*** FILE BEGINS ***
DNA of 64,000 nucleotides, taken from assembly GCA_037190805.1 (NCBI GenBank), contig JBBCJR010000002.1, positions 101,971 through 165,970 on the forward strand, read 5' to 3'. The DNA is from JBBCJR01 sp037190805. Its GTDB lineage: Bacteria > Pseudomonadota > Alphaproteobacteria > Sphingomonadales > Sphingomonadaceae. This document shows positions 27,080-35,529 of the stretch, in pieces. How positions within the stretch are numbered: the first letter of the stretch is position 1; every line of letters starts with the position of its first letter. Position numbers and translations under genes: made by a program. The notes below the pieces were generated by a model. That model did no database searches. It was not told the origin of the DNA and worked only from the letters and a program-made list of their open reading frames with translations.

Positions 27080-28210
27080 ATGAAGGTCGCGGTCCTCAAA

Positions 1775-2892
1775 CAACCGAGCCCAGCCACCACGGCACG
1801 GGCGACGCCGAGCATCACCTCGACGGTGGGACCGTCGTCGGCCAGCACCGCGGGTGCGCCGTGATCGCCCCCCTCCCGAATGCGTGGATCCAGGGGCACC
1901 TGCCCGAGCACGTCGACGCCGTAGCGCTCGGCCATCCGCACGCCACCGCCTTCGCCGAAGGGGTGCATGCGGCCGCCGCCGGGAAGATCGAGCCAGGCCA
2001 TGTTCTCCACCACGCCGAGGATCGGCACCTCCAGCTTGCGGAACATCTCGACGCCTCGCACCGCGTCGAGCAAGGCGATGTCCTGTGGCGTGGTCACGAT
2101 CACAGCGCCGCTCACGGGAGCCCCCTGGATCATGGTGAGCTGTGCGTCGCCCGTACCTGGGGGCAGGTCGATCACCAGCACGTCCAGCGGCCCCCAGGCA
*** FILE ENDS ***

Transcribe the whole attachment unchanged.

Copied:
DNA of 64,000 nucleotides, taken from assembly GCA_037190805.1 (NCBI GenBank), contig JBBCJR010000002.1, positions 101,971 through 165,970 on the forward strand, read 5' to 3'. The DNA is from JBBCJR01 sp037190805. Its GTDB lineage: Bacteria > Pseudomonadota > Alphaproteobacteria > Sphingomonadales > Sphingomonadaceae. This document shows positions 27,080-35,529 of the stretch, in pieces. How positions within the stretch are numbered: the first letter of the stretch is position 1; every line of letters starts with the position of its first letter. Position numbers and translations under genes: made by a program. The notes below the pieces were generated by a model. That model did no database searches. It was not told the origin of the DNA and worked only from the letters and a program-made list of their open reading frames with translations.

Positions 27080-28210
27080 ATGAAGGTCGCGGTCCTCAAA

Positions 1775-2892
1775 CAACCGAGCCCAGCCACCACGGCACG
1801 GGCGACGCCGAGCATCACCTCGACGGTGGGACCGTCGTCGGCCAGCACCGCGGGTGCGCCGTGATCGCCCCCCTCCCGAATGCGTGGATCCAGGGGCACC
1901 TGCCCGAGCACGTCGACGCCGTAGCGCTCGGCCATCCGCACGCCACCGCCTTCGCCGAAGGGGTGCATGCGGCCGCCGCCGGGAAGATCGAGCCAGGCCA
2001 TGTTCTCCACCACGCCGAGGATCGGCACCTCCAGCTTGCGGAACATCTCGACGCCTCGCACCGCGTCGAGCAAGGCGATGTCCTGTGGCGTGGTCACGAT
2101 CACAGCGCCGCTCACGGGAGCCCCCTGGATCATGGTGAGCTGTGCGTCGCCCGTACCTGGGGGCAGGTCGATCACCAGCACGTCCAGCGGCCCCCAGGCA